Back To School Advocacy

KEY TAKEAWAYS

Empowering School Advocacy: Navigating Trauma-Informed Parenting with Chosen's Support

When parenting a child who has experienced trauma, school advocacy can feel like a full-time job. From tears at parent-teacher conferences to trips to the principal’s office, the struggle is real.

Chosen has professionals and resources to help with the school advocacy journey.

Back to School Advocacy

Hey! My name is Rachel Sandifer and I am the educational liaison here at Chosen. School can be a difficult, overwhelming, and scary place for a child that has experienced trauma. As the parents and caregivers of those children sometimes we feel like there isn’t much we can do to help them while they are at school. Today I am going to give you 3 tips on how you can be an advocate for your child in school.

Tip 1: Build Relationships. This is by far the most important thing you can do to advocate for your child in school. Get to know your child’s administrators, teachers, coaches, teaching aids, and bus drivers. Sometimes you might have to get creative about how to build these relationships because it isn’t always easy. Be sure to stop and introduce yourself at an open house to administrators and guidance counselors. Express gratitude with a written note to the Art Teacher when your child came home excited about the latest project. Show up to volunteer when you are available. Give a wave, smile, or a blueberry muffin to the bus driver. These small things add up to a child having adults sprinkled all over the building that know them, are looking out for them, and consider themselves part of that child’s team.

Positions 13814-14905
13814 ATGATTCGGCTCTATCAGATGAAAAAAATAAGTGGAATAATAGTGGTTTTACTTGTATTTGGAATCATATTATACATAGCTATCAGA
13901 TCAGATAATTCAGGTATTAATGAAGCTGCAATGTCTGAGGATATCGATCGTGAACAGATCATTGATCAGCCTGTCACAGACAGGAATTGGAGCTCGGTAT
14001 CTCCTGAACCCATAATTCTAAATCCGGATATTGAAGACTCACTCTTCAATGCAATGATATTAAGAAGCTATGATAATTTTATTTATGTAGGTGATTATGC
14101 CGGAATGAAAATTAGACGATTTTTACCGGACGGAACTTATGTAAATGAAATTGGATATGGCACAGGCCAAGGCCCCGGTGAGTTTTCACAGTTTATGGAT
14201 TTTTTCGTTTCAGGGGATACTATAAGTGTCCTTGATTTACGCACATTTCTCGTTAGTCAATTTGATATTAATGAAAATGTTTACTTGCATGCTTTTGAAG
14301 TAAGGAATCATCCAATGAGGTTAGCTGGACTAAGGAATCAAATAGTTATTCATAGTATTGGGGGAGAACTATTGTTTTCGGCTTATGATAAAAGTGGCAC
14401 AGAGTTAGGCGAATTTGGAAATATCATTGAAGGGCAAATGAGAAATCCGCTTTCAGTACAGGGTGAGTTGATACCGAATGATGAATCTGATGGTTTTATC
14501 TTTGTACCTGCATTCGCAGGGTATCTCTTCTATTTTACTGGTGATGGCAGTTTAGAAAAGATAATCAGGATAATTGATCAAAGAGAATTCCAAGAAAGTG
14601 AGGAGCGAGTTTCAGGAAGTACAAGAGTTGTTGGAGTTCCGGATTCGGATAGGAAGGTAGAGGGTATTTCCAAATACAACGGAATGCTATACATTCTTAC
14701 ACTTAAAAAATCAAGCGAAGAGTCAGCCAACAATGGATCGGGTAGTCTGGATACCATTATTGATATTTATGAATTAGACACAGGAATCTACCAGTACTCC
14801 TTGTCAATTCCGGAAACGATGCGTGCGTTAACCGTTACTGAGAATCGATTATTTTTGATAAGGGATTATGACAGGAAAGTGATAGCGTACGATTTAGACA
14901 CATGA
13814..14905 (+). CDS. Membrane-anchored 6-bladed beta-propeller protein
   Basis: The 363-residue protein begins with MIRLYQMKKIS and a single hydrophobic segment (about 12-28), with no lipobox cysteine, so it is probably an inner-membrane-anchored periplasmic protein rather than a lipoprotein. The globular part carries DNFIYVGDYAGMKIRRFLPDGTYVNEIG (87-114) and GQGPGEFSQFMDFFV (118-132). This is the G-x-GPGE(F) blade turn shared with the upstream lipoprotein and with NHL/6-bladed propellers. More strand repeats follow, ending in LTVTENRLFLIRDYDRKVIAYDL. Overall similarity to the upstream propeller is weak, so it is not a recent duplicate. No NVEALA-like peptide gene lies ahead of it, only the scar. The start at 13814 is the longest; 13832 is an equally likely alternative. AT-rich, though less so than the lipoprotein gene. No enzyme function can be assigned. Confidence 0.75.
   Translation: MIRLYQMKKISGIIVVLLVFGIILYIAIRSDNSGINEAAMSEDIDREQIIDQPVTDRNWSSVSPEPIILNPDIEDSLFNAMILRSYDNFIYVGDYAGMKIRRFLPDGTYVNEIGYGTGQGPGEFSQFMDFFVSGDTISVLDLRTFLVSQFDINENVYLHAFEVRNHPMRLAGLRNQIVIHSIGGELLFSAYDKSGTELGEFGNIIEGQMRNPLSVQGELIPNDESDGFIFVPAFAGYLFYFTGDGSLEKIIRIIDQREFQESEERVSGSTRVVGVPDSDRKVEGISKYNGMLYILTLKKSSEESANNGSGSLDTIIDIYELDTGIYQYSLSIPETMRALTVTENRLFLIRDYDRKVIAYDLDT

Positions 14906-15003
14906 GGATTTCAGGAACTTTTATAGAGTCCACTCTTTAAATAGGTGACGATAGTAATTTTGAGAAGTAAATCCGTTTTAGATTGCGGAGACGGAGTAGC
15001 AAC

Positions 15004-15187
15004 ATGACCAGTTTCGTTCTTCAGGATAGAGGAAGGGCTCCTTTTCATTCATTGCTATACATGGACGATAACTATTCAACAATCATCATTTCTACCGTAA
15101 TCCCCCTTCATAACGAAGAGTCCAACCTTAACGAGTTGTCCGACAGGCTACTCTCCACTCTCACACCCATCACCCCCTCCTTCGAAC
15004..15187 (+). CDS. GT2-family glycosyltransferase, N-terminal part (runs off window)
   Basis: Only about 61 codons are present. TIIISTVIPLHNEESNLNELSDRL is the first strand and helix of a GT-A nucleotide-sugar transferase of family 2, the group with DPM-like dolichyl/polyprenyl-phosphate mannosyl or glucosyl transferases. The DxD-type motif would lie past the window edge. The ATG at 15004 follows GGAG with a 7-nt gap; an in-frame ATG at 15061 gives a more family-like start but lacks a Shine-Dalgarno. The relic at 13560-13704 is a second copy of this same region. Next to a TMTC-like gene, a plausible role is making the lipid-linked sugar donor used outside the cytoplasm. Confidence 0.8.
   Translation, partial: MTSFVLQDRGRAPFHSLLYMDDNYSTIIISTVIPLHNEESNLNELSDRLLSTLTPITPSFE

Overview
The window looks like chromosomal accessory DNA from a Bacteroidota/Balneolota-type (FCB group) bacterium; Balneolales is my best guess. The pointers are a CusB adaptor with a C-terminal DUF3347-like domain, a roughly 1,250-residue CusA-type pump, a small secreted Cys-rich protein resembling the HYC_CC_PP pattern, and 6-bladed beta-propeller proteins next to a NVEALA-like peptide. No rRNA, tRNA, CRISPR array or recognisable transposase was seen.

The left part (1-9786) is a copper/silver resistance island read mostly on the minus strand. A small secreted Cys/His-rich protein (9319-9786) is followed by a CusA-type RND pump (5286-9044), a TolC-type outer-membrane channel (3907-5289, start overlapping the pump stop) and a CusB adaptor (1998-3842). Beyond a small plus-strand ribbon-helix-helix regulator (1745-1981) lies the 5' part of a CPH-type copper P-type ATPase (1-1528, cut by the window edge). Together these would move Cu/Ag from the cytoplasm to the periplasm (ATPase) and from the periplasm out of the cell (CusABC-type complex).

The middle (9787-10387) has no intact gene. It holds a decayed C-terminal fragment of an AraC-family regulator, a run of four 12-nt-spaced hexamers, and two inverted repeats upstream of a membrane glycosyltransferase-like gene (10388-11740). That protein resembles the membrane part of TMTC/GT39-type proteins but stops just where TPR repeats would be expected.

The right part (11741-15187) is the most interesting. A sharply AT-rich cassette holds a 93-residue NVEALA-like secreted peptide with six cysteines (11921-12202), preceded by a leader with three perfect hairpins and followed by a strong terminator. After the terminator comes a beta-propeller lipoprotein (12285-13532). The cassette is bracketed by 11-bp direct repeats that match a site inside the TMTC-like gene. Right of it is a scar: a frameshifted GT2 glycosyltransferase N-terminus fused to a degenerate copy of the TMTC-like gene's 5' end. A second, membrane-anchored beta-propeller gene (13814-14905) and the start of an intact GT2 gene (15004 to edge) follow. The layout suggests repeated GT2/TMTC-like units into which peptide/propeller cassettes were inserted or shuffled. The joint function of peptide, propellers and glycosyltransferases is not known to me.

Tip 2: Schedule a meeting with your child’s teachers. Maybe you’ve been guilty of following the “no news is good news” rule in the past, but I want to encourage you to go ahead and schedule a meeting with your child’s teacher before there is an issue. This meeting is an opportunity to communicate what has worked well for the child in the past, and what are the things the child is still working on at home or in therapy. Be open and listen to ideas the teacher may have because they have seen and worked with all kinds of children. While we want to protect our children’s stories for them to share when they are comfortable doing so, we also want to give teachers some context to help them understand why your child may behave different than other children. By doing this, we are giving the teacher the extra compassion they will need to deal with those more difficult behaviors.

My 3rd and final tip: Ask for a Mentor. Speak with your child’s guidance counselor to get this going. Some schools have partnerships with local organizations or local colleges. This adds another layer of connection, support, and encouragement to your child’s education.

I hope you’ve found these tips helpful and I want to challenge you to just pick one to focus on this week! If you are looking for more information and support please visit our website at chosen.care

ADDITIONAL RESOURCES

NEED MORE PARENTING TIPS?

If you want more parenting tips geared towards families impacted by foster care, adoption, and kinship care, please visit our resource library. If you need personalized trauma-responsive care for your family, we would love to help! Contact us to learn more about the ways Chosen.Care can support your family.

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